The ideology of the classic ‘clap on’ sound-activated lighting system can be taken to a whole new level through gestures. Movements can be designed to switch the lights on and off, and to dim or increase the brightness – the perfect solution to that “oh, will you get up and turn the light off” problem. Some might say it’s lazy, but this tech can improve user experience and efficiencies within the home.

Like the dashboards used in the VW Touareg, kitchen appliances could all be run off one gesturally-controlled ‘motherboard’ within a space. You could turn up the temperature and set a timer on your oven, switch your washing machine onto the right spin cycle and manually flicking the dish washer on could become a thing of the past. It’s about taking the ‘smart home’ notion to the absolute limit through technological advancements and innovations.

When fully developed, this tech could become an integral part of any manual job within the home. Take running a bath – a wave at a sensor placed at the bathroom door to automatically trigger the water to start running, and a sideways hand movement could adjust the temperature. Hypothetically, it could even be taken to the lengths of opening and closing in the curtains in the mornings and evenings in a Matilda-esque style.

The use of gesture-capturing tech could also improve our home’s security, through motion and facial recognition. Doing a special smile and wave to get into your home might seem farfetched, but it’s a concept that could revolutionise how we gain access to our spaces.

Giving those you need it an extra bit of help

The use of gesture-capturing technologies within the home could also be revolutionary in making tasks much easier and more accessible for those with disabilities.

Take someone who has lost use of their hand – turning a knob or flicking on the switch is something they aren’t able to do with ease. However, with the use of gesture-capturing tech, the user would simply be able to make a movement with their upper arm near to the appliance in question to action an order.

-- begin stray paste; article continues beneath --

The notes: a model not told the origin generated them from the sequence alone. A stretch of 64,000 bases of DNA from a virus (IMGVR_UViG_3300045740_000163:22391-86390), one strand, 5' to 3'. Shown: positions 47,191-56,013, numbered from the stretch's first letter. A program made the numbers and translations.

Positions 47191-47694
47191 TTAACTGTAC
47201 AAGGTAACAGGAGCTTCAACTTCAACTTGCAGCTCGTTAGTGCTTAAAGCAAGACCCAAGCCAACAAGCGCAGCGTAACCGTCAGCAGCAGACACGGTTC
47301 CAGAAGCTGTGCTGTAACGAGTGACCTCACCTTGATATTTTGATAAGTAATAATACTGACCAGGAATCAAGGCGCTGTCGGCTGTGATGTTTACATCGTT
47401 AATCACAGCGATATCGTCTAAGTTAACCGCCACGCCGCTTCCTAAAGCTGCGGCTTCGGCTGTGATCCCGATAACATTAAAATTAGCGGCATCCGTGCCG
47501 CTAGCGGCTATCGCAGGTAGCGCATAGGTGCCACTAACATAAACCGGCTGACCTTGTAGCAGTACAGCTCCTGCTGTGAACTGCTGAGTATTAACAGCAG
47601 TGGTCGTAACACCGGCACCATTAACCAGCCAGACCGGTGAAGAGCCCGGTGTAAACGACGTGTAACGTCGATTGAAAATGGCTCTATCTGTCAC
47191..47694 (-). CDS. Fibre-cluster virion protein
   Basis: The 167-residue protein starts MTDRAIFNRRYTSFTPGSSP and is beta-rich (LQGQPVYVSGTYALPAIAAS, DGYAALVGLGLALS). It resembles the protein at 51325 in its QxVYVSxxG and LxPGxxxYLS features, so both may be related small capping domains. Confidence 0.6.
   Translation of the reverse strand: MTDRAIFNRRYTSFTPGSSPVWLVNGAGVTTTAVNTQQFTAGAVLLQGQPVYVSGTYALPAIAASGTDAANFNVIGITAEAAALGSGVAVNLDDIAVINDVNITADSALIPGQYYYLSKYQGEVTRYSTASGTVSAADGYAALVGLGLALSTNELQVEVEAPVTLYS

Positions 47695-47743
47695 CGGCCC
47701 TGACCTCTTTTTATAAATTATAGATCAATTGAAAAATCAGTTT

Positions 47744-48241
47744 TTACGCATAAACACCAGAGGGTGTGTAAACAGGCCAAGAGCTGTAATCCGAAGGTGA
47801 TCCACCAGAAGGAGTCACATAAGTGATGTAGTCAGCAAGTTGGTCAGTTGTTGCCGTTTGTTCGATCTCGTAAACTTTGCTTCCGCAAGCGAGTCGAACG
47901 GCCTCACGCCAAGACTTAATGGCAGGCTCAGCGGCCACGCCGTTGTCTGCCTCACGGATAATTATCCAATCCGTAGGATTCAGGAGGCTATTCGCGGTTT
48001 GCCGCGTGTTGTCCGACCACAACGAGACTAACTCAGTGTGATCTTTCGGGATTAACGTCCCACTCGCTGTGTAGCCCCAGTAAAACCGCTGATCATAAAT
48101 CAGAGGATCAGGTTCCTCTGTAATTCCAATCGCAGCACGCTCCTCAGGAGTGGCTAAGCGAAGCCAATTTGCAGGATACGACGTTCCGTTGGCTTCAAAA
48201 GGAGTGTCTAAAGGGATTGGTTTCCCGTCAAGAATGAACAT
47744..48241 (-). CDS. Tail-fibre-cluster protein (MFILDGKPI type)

The same can be said for those with walking difficulties. With developments, long range sensors could help on simple tasks such as turning on the lights in a space without the need to get up and physically do it, which could potentially be problematic for less-mobile people. Gesture-capturing technology doesn’t make assumptions about its users – its aim is to make tasks simple, efficient and accessible for any user, regardless of physical capabilities.

Waving goodbye to traditional methods

It isn’t just our homes that are getting clever with gesture controls. Amazon has started patenting different hand movements to buy certain types of items. An example of its planned gesticulation is that drawing a musical note would start the process of purchasing new music.

Gesture-capture tech could well become the future of our homes. Even the most basic of tasks could be totally overthrown by innovation to improve our household efficiencies. But the big question is, how long will it take to develop our homes into a motion-ran system?